According to a feature of the invention, the “thumbnails” may include one or more frames (e.g., images) of the corresponding scene of the video, the frame representing (e.g., visually depicting) the scene, typically having been extracted directly from the video. According to other features of the invention, a thumbnail may be a static image extracted from a portion of the frame, an image generated to otherwise correspond to the imagery content of the scene, a dynamic image including motion, and/or an interactive image providing additional viewing and user functionality including zooming, display of adjacent frames of the scene (e.g., a filmstrip of sub-scenes), etc. A user may click on and/or hover over a thumbnail to enlarge the thumbnail, be presented with a preview of the content (e.g., a video clip most relevant to the search terms and criteria) and/or to retrieve or otherwise access the content.
According to a feature of the invention, the method may include linking each of the thumbnails to a corresponding one of the scenes. According to an aspect of the invention, linking may be accomplished by providing a clickable hyperlink to the video and to a location in the video corresponding to start or other portion of the scene so that clicking on the link may initiate playing the video at the selected scene and/or specific frame within the scene. Thus, according to another feature of the invention, the method may include recognizing a selection of one of the thumbnails and playing the video starting at the scene corresponding to the selected thumbnail.
According to another feature of the invention, the visual relevance rank may be based on a visual importance of the associated scene. For example, certain frames may be more visually informative and/or important to a user about the content of the scene including frames depicting people and faces, frames including an object determined to be important to the scene based on object placement, lighting, size, etc. In contrast, frames having certain characteristic may be less informative, interesting and/or important to a user in making a selection including frames having low contrast, little or no detected motion of a central object or no central object, frames having significant amounts of text, etc. These less interesting frames may be ranked lower than the more interesting frames and/or have their ranking decreased.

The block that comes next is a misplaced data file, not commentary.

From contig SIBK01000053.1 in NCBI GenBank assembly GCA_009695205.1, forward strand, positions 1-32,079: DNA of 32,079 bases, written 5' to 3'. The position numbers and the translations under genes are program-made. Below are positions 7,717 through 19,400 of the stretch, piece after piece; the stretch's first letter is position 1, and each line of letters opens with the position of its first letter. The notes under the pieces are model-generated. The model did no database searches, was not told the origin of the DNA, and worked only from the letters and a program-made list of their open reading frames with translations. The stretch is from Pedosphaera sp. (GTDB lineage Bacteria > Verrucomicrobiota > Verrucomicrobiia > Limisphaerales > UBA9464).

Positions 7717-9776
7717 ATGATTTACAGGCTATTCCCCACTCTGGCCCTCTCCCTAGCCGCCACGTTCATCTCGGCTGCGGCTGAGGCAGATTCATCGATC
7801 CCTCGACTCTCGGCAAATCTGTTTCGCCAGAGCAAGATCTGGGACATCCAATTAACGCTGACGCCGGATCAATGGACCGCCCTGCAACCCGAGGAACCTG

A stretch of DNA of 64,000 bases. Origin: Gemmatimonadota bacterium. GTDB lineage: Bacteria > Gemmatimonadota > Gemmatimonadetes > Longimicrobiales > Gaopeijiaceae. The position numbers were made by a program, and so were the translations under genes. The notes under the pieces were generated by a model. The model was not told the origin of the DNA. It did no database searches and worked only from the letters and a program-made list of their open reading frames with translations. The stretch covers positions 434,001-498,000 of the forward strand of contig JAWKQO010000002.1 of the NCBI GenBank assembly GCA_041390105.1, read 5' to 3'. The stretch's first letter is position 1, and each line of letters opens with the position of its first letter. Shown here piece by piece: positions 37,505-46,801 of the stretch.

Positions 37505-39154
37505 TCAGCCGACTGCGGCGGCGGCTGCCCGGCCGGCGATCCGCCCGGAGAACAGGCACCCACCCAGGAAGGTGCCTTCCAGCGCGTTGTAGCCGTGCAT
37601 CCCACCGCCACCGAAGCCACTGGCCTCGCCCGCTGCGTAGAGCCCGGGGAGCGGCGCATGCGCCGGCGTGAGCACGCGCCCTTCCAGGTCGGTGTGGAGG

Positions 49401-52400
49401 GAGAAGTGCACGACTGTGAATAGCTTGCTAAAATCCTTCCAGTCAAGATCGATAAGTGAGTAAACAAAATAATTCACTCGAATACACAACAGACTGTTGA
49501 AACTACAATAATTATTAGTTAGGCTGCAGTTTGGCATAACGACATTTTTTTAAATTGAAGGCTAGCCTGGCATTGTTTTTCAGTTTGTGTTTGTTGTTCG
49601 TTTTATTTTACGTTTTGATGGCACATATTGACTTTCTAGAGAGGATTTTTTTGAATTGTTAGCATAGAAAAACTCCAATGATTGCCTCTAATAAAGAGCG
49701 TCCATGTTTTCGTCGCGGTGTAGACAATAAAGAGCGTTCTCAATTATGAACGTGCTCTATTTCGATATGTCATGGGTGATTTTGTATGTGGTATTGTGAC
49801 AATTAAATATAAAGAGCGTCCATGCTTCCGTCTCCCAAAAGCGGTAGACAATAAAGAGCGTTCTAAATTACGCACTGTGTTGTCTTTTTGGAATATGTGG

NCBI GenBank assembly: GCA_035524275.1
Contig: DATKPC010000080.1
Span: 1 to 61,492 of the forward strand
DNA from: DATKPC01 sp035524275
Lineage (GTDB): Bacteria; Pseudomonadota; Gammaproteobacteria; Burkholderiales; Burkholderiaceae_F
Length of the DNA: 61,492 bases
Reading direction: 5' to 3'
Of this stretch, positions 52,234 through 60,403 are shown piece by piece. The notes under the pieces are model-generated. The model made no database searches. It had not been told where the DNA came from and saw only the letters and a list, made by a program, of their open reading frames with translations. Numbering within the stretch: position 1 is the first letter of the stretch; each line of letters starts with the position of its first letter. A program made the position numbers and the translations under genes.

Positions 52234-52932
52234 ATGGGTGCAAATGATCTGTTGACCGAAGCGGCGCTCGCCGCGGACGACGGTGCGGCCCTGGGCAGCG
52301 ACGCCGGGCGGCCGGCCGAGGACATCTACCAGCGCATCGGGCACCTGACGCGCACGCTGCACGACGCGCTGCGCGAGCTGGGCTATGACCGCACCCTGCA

According to another feature of the invention, the visual relevance rank may be based on a contextual importance of the associated scene. For example, the frame may include an object that satisfies search criteria that resulted in identification and/or selection of the video such as a face or person in the video that was the subject of the search or other reason why the video was identified. Frames containing the target object may be ranked more highly and thereby selected for display over other frames.
According to another feature of the invention, the step of identifying may include designating a type of object to be included in each of the representative thumbnail frames. For example, a user may select “faces only” so that only frames depicting human faces are displayed while the display of other frames may be suppressed. The type of object may be selected and include, for example, faces, people, cars, and moving objects.
According to another feature of the invention, the visual relevance rank of a scene may be downgraded for those scenes having specified characteristics. For example, frames types determined to be less likely to provide useful information to a user in determining the content of a video, video scene, clip, etc. may be suppressed. Low interest frames may include frames with low contract, lacking identifiable human faces (sometimes referenced herein as “no faces”), or other visual indicia discernable from the content of the frame and/or those frames not clearly including a targeted search object may be ranked lower and/or their ranking decreased to suppress display of those frames as part of a filmstrip presentation of the video.
According to another feature of the invention, the specified characteristics may be selected from the group consisting of scenes having low contrast images, scenes having a significant textual content and scenes having relatively little or no or little foreground object motion.
According to another feature of the invention, the step of identifying sequences of frames of the video as comprising respective scenes may include identifying one or more regions of interest appearing in the frames and segmenting sequences of the frames into scenes based on continuity of objects appearing in frames of the sequences of frames. For example, a scene may be defined as those frames including images of a certain set of objects such as faces.
According to another feature of the invention, the step of identifying sequences of frames of the video as comprising respective scenes may include identifying objects appearing in the frames and segmenting sequences of the frames into scenes based on continuity of objects appearing in frames of the sequences of frames.